There are stories both ways. Cinderella, no doubt, preferred the ball to the kitchen -- in all her various manifestation. The heroine of East of the Sun, West of the Moon no doubt did not prefer the strange castle where she did not know what got into bed with her each night, and still less the quest over land and sea to recover him, to her old home.
Much, no doubt, depends on what incites the story. "Terrible bad things have threaten -- or harmed, or overturned -- your safety" is needed to push people out of their comfortable homes. A discontented soul is much easier to get moving, though some inciting incident is needed to make it plausible that they left just then. (Lends itself more to a character-driven plot, though.)
Of course, both ways have their problems. Lord of the Rings was leaving the comfortable home, and it was slow getting off the ground. (Frodo's desire for adventures like Bilbo's did not get much play.) Plus, of course (though Lord of the Rings had less of this), you have passivity problems with the hero. Sitting around content with what you have may be admirable virtue, but it's very poor aesthetics. Your character needs to want something -- which does, I suspect, help explain why so many of them start with an attack and the character charging off for revenge.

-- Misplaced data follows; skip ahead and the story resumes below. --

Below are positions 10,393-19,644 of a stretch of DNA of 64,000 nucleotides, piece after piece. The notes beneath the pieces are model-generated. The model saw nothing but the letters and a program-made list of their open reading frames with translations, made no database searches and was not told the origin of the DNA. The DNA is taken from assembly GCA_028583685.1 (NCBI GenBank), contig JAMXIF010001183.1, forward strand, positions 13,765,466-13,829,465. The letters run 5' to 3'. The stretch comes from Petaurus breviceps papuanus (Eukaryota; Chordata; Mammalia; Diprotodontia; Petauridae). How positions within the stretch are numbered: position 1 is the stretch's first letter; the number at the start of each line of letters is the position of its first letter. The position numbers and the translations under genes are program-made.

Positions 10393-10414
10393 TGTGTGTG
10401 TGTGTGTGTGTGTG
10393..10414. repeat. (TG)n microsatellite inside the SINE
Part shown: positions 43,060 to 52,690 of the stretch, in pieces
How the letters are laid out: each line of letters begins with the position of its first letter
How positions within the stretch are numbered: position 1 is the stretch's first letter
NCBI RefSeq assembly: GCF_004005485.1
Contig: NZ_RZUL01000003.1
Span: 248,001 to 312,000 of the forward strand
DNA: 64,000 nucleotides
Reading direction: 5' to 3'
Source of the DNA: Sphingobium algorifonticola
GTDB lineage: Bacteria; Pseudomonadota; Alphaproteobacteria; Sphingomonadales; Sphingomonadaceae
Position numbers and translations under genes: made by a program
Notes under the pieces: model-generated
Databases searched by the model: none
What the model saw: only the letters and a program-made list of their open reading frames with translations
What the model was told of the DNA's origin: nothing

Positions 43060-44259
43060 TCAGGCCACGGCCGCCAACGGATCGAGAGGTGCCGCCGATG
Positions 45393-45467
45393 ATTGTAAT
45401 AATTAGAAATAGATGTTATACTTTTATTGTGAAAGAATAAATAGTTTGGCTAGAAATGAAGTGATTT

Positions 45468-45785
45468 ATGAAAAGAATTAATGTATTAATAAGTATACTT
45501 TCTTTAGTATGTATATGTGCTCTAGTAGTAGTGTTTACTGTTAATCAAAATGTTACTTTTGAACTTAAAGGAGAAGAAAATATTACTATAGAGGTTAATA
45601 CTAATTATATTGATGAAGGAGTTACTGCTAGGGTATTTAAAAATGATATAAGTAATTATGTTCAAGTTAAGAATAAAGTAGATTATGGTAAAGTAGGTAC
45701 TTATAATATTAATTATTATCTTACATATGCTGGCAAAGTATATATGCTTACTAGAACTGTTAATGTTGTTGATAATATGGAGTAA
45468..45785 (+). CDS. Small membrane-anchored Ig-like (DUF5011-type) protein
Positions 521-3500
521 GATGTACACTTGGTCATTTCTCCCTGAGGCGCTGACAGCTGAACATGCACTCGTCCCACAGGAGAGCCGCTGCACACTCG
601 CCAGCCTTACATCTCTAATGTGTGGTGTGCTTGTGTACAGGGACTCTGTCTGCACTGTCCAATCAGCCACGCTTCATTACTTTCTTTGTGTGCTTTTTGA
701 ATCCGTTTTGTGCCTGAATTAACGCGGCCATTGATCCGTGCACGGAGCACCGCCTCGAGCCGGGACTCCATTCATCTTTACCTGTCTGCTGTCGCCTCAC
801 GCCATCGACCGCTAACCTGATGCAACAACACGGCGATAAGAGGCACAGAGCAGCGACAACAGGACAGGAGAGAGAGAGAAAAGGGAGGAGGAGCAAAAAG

Then if the hero's trying to get away -- there is first of all the question of whether the character has real reason to get away. There are Special Little Snowflakes who think it's an injustice to have to do their share of the farm-work; there are Poor Abused Children who are the butts of unmotivated malice; there are people who are leaving other characters in a lurch (which is why so many characters are on the cusp of adulthood, minimizing their chances of doing this).
But even if the reasons are justified, there is the little matter of he can't get what he wants, or the story ends. Even if he wants adventure -- once he gets it, he has to have another motive. To be sure, staying alive works, but it's hard to make your hero active if all you do is throw trouble at him, so he's scrambling to react and ends up as passive a hero as anyone else who's pushed around.
Then you have to raise the question of why the hero is continuing the quest after it's become clear that it's going to be even worse than back home -- it has to be, to raise the stakes -- and the hero doesn't even raise the question of why on earth aren't I just dumping this and going home and eating humble pie?
Part of bittercon